May 28, 2014 at 06:00 AM EDT
CytRx Highlights Aldoxorubicin Data from its Global Phase 2b Clinical Trial in First-Line Soft Tissue Sarcoma

CytRx Corporation (Nasdaq: CYTR), a biopharmaceutical research and development company specializing in oncology, today announced updated results from its ongoing multicenter, randomized, open-label global Phase 2b clinical trial investigating the efficacy and safety of aldoxorubicin compared with doxorubicin as first-line therapy in subjects with metastatic, locally advanced or unresectable soft tissue sarcomas (STS). The updated trial results demonstrated that aldoxorubicin significantly increases progression-free survival (PFS), PFS at 6 months, overall response rate (ORR) and tumor shrinkage, compared to doxorubicin, the current standard-of-care, as a first-line treatment in patients with STS. The data trended in favor of aldoxorubicin for all of the major subtypes of soft tissue sarcomas. The results will be presented by Sant P. Chawla, M.D., F.R.A.C.P., Director of the Sarcoma Oncology Center, and principal investigator of the trial, in an oral presentation at the 2014 American Society for Clinical Oncology (ASCO) Annual Meeting, which is taking place May 30–June 3 in Chicago.

“These results indicate that aldoxorubicin is well tolerated and may improve clinical outcomes in patients compared to doxorubicin therapy, the current standard-of-care in this indication,” said Dr. Chawla. “This includes promising improvements in progression-free survival, tumor shrinkage and overall response rates in patients with a wide variety of soft tissue sarcomas. We are hopeful that the next stage of development for aldoxorubicin, a well-tolerated single agent that lacks the cardiotoxicity associated with doxorubicin therapy, will demonstrate its potential to meaningfully extend survival, and will lead to a new treatment option for patients fighting this aggressive, life-threatening cancer.”

“We are delighted that these results were selected for oral presentation at this year’s ASCO meeting,” said Steven A. Kriegsman, CytRx President and Chief Executive Officer. “We look forward to discussing the data with the oncology community and to reporting the full overall survival results from this trial in the second half of 2014. In parallel, we continue to actively enroll patients in our pivotal global Phase 3 trial in second-line STS. In that Phase 3 clinical trial, we are permitted to dose until progression, which could substantially enhance the benefit for sarcoma patients.”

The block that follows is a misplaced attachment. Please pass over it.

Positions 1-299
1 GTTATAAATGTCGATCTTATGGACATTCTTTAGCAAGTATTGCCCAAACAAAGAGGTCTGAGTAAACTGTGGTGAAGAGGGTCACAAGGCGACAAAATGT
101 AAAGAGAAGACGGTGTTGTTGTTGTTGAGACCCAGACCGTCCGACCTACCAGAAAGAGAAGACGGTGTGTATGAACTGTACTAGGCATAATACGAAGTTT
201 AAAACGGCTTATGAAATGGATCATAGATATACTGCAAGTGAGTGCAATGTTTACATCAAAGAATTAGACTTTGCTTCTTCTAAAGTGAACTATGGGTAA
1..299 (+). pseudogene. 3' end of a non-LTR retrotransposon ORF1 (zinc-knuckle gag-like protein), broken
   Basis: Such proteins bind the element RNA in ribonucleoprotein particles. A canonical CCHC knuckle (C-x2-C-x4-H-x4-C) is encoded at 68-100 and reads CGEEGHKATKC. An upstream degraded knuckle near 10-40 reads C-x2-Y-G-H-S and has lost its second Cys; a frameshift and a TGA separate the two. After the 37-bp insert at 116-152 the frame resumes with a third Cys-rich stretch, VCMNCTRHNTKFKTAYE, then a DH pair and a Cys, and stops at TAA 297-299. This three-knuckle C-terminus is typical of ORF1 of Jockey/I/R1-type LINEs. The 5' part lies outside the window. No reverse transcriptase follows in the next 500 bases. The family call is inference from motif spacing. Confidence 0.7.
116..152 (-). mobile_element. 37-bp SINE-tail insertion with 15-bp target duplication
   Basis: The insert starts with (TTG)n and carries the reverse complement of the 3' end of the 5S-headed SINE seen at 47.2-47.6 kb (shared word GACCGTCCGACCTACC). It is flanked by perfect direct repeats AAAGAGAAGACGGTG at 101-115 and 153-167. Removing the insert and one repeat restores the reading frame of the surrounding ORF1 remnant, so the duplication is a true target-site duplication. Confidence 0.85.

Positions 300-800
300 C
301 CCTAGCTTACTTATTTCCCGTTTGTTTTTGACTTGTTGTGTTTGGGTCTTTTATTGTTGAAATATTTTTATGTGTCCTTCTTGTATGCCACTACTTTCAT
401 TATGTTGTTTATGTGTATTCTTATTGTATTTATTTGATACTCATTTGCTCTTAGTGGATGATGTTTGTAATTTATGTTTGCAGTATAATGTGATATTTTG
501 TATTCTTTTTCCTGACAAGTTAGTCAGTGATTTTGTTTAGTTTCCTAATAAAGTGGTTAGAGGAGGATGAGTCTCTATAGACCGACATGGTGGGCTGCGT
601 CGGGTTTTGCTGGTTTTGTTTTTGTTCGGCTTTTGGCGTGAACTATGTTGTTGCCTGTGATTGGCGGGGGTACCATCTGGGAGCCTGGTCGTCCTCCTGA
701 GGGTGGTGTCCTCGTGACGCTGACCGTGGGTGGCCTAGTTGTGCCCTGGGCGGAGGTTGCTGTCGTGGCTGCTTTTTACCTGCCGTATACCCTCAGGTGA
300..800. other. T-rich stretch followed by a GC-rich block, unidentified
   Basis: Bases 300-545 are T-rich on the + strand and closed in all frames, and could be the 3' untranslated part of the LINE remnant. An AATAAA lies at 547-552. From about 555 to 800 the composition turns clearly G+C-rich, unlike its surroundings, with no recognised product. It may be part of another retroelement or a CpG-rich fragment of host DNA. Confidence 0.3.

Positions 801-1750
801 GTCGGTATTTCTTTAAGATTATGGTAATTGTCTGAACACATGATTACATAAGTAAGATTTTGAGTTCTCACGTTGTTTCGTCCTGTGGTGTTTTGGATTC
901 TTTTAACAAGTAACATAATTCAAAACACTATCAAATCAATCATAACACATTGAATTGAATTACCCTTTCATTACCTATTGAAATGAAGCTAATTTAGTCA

Results in Detail

In this 123-subject, 31-center Phase 2b trial, subjects with advanced soft tissue sarcomas were randomized 2:1 to receive either 350 mg/m2 of aldoxorubicin (83 subjects) or 75 mg/m2 of doxorubicin (40 subjects) every 3 weeks for up to 6 cycles. Subjects were then followed every 6 weeks with CT scans to monitor tumor size. Two approaches were used to evaluate the efficacy of aldoxorubicin compared to doxorubicin in patients with soft tissue sarcomas: assessment by the study investigators, as well as assessment by a blinded central laboratory review. The primary endpoint was PFS and secondary endpoints included PFS at 6 months for each group, ORR (complete and partial) and overall survival which will be reported when the clinical trial is complete.

Efficacy

As determined by both the trial investigators and by blinded central radiology review, subjects treated with aldoxorubicin demonstrated highly statistically significant better clinical outcomes than subjects that received standard doxorubicin therapy for their soft tissue sarcomas. Specifically, both assessments showed an unambiguous 79-104% improvement in PFS among patients treated with aldoxorubicin. Updated median PFS results are described in the table below.

All Subjects

Intent-to-treat

P Value
Scans Read by Investigator
Aldoxorubicin 8.4 months P=0.0004
Doxorubicin 4.7 months
Improvement over dox 3.7 months (79%)
Hazard ratio

0.419 (0.25 - 0.69)

P=0.0007
Scans Read by Blinded Central Lab
Aldoxorubicin 5.7 months P=0.014
Doxorubicin 2.8 months
Improvement over dox 2.9 months (104%)
Hazard ratio

0.584 (0.37 - 0.93)

P=0.024

Updated median PFS at 6 months results are described here:

All Subjects

Intent-to-treat

P Value
Scans Read by Investigator
Aldoxorubicin 68.1% P=0.002
Doxorubicin 36.6%
Improvement over dox 86.1%
Scans Read by Blinded Central Lab
Aldoxorubicin 45.7% P=0.02
Doxorubicin 22.9%
Improvement over dox 99.6%

Updated ORR results are described in the table below. Responses were evaluated using the RECIST 1.1 criteria. Partial responses are defined as at least 30% shrinkage in the target tumors with no increase in non-target tumors or development of new tumors. Complete responses are defined as disappearance of all target lesions.

AldoxorubicinDoxorubicin
Scans Read by Investigator
Complete response 2.4% 0.0%
Partial response 19.3% 5.0%
ORR21.7%5.0%
Scans Read by Blinded Central Lab
Complete response 0.0% 0.0%
Partial response 23.8% 0.0%
ORR23.8%0.0%

The percentage of patients having some shrinkage of their tumors as assessed by RECIST 1.1 criteria is shown below. Regardless of whether the scans were evaluated by investigators or by blinded reviewers, a higher percentage of patients who received aldoxorubicin treatment demonstrated tumor shrinkage compared with patients treated with doxorubicin.

Aldoxorubicin Doxorubicin
Scans Read by Investigator
Tumor Shrinkage (% of subjects) 64.5 41.2
Scans Read by Blinded Review
Tumor Shrinkage (% of subjects) 60.8 39.4

Safety

Adverse events were consistent with known doxorubicin toxicities. The majority of adverse events resolved prior to the following cycle with no treatment discontinuation. Aldoxorubicin-treated subjects experienced a higher percentage of Grade 3 or 4 treatment emergent adverse events (TEAEs) of neutropenia (40% vs. 20%), mucositis (11% vs. 3%) and nausea/vomiting (7% vs. 0%). All TEAEs resolved and were not treatment limiting. No clinically significant cardiac toxicity was seen with aldoxorubicin while approximately 10% of doxorubicin patients had clinically significant cardiotoxicity. Most importantly, there was no clinically significant reduction in cardiac function in the aldoxorubicin patients despite receiving 3.5 times the standard dose of doxorubicin.